Faculty Advisor

Phillip Oberg

Graduation Year

2020

Location

Room E103, Center for Natural Sciences, Illinois Wesleyan University

Start Date

4-4-2020 10:00 AM

End Date

4-4-2020 10:15 AM

Description

Discussions and investigations of gender differences in earnings and human capital have seen a resurgence recently, specifically as they relate to women in Science, Technology, Math, and Engineering (STEM). Previous research, including my own, has uncovered inequality in earnings. Here, using data from the U.S. Current Population Survey, I examine the relationship between gender and (i) earning a professional certification; and (ii) pursuing graduate education: both means of career advancement and economic mobility. Simple ordinary least squares indicates women are less likely than men to obtain a professional certification, though this effect disappears in the presence of controls, including whether one works in a STEM occupation. Further analysis examines the probability of obtaining post-graduate education, as well as selection into a STEM occupation. The results can inform policies aiming to close gender gaps in higher education outcomes.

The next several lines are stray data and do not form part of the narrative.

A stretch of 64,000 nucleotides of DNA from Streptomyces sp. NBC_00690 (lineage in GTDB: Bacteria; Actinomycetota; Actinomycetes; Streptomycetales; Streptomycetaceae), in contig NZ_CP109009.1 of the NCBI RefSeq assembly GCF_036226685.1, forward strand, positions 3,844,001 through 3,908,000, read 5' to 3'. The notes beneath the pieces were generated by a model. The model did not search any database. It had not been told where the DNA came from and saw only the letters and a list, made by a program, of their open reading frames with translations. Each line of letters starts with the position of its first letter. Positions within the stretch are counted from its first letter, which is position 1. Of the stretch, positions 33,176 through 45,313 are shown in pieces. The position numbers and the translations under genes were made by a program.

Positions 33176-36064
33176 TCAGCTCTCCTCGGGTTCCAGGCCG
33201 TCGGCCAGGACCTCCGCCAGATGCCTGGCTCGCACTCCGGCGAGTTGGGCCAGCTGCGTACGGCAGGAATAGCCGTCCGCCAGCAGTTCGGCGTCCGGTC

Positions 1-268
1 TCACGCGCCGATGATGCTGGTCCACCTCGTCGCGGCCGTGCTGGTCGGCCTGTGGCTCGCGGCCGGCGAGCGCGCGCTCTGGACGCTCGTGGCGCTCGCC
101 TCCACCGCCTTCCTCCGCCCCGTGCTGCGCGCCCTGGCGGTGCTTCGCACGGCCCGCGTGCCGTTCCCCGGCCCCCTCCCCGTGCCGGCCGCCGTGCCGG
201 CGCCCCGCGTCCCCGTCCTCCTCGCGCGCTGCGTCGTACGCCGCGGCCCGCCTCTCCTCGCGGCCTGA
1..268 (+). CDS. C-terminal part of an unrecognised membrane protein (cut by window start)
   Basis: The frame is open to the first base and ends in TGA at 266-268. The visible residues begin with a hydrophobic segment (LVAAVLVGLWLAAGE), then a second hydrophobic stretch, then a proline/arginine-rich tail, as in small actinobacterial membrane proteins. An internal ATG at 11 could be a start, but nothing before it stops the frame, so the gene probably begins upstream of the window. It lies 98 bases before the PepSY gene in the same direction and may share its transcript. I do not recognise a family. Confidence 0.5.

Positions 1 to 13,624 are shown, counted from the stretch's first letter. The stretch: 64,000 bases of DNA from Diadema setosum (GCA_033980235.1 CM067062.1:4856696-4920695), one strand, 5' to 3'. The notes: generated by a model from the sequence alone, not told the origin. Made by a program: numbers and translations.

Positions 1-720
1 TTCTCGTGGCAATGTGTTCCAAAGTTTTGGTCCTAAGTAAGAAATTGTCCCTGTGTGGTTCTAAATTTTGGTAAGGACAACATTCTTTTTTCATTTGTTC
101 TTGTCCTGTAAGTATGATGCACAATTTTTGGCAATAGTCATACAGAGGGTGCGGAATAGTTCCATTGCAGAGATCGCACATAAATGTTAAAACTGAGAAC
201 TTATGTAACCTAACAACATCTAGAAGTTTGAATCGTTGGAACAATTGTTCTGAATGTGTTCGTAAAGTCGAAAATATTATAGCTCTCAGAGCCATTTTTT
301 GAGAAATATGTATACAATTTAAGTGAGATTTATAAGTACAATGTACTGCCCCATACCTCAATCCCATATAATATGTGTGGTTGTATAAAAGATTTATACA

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Apr 4th, 10:00 AM Apr 4th, 10:15 AM

Women, STEM, and Gender Differences in Higher Education Attainment

Room E103, Center for Natural Sciences, Illinois Wesleyan University

Discussions and investigations of gender differences in earnings and human capital have seen a resurgence recently, specifically as they relate to women in Science, Technology, Math, and Engineering (STEM). Previous research, including my own, has uncovered inequality in earnings. Here, using data from the U.S. Current Population Survey, I examine the relationship between gender and (i) earning a professional certification; and (ii) pursuing graduate education: both means of career advancement and economic mobility. Simple ordinary least squares indicates women are less likely than men to obtain a professional certification, though this effect disappears in the presence of controls, including whether one works in a STEM occupation. Further analysis examines the probability of obtaining post-graduate education, as well as selection into a STEM occupation. The results can inform policies aiming to close gender gaps in higher education outcomes.